The release of the London Rape Review yesterday (7 December 2021) further illustrates the extent to which victims and survivors of rape and sexual abuse are being let down by the criminal justice system. The stats revealed in the report emphasise what Rape Crisis England & Wales have been saying for years, and which we outlined in our joint ‘The Decriminalisation of Rape’ report: there needs to be a complete and urgent overhaul of how rape cases are handled by the police and the CPS.
The report points to several key statistics, including the fact that 65% of those that reported their abuse to police pulled out from the criminal justice process: this sadly comes as no surprise. Victims and survivors who access our specialist Rape Crisis Centres have frequently cited invasion into privacy and distress as reasons why they disengage. Those that report a sexual offence are often subject to 'credibility trawls', where their private information is accessed as a line of enquiry, leaving them feeling as if they are the ones on trial. It is crucial that police and CPS radically transform how they work, to focus their investigations on the suspects, rather than scrutinising the credibility of victims and survivors through far-reaching blanket disclosure requests for personal and private material.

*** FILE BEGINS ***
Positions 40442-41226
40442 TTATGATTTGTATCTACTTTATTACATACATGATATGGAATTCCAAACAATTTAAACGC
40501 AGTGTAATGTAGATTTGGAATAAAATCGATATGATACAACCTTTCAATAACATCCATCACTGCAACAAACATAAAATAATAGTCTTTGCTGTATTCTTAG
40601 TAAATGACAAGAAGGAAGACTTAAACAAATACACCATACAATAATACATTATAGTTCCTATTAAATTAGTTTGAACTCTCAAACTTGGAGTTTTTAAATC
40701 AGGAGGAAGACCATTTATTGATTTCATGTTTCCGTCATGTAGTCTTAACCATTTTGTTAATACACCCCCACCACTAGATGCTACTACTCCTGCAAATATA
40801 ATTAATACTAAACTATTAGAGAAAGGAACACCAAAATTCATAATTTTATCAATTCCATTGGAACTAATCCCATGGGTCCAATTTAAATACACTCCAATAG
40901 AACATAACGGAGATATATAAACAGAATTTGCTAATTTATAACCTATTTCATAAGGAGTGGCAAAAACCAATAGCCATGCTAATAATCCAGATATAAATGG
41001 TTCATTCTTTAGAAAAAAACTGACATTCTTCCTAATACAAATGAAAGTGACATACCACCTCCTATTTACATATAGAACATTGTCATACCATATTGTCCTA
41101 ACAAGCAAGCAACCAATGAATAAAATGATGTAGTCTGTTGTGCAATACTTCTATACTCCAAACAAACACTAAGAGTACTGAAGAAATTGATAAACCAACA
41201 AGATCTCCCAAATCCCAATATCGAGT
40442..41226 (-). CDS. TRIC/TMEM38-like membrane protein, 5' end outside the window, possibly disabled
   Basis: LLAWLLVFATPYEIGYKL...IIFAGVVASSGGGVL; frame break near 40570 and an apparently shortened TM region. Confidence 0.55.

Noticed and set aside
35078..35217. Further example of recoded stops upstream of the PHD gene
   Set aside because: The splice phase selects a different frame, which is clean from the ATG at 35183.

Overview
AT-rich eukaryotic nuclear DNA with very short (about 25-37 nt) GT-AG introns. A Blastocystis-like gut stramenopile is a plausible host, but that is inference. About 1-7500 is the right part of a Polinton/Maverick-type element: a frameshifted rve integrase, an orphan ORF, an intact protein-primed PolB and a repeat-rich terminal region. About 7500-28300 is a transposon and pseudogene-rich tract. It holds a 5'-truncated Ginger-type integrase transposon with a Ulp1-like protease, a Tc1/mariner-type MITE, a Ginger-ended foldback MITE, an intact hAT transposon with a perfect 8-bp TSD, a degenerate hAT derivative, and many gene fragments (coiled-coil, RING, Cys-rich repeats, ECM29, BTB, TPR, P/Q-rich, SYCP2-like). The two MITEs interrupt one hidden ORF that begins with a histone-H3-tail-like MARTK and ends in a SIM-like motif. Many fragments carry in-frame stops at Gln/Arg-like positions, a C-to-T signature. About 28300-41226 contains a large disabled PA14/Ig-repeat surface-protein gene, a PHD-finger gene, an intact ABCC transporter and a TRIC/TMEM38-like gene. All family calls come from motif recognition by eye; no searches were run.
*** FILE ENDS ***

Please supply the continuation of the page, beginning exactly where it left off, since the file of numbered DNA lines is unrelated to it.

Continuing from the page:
Other key stats from the report include:
- Only 1% of cases in each of the three time periods studied reached court, which represents a near-total failure to deliver justice.
- A No Further Action decision was 12 times more likely in cases where there were inconsistencies in a victim’s account, suggesting harmful rape myths are still deeply entrenched in the system.
These issues are reflective of a wider national issue. We welcome the recommendations made by London’s Victims’ Commissioner, including a clear training plan on rape myths and trauma for the police and CPS, and central government funding for all survivors in London to have access to an ISVA. In addition to this, we would like to see a concerted national approach to improvements and an acknowledgement of the importance of specialist sexual violence services in supporting survivors. That doesn’t just mean providing funding for ISVAs, but also providing trauma-informed therapy and counselling, like that provided by Rape Crisis Centres. To truly improve the experiences of victims and survivors who report these crimes, we need to ensure that they have access to expert services at every stage of their criminal justice journey.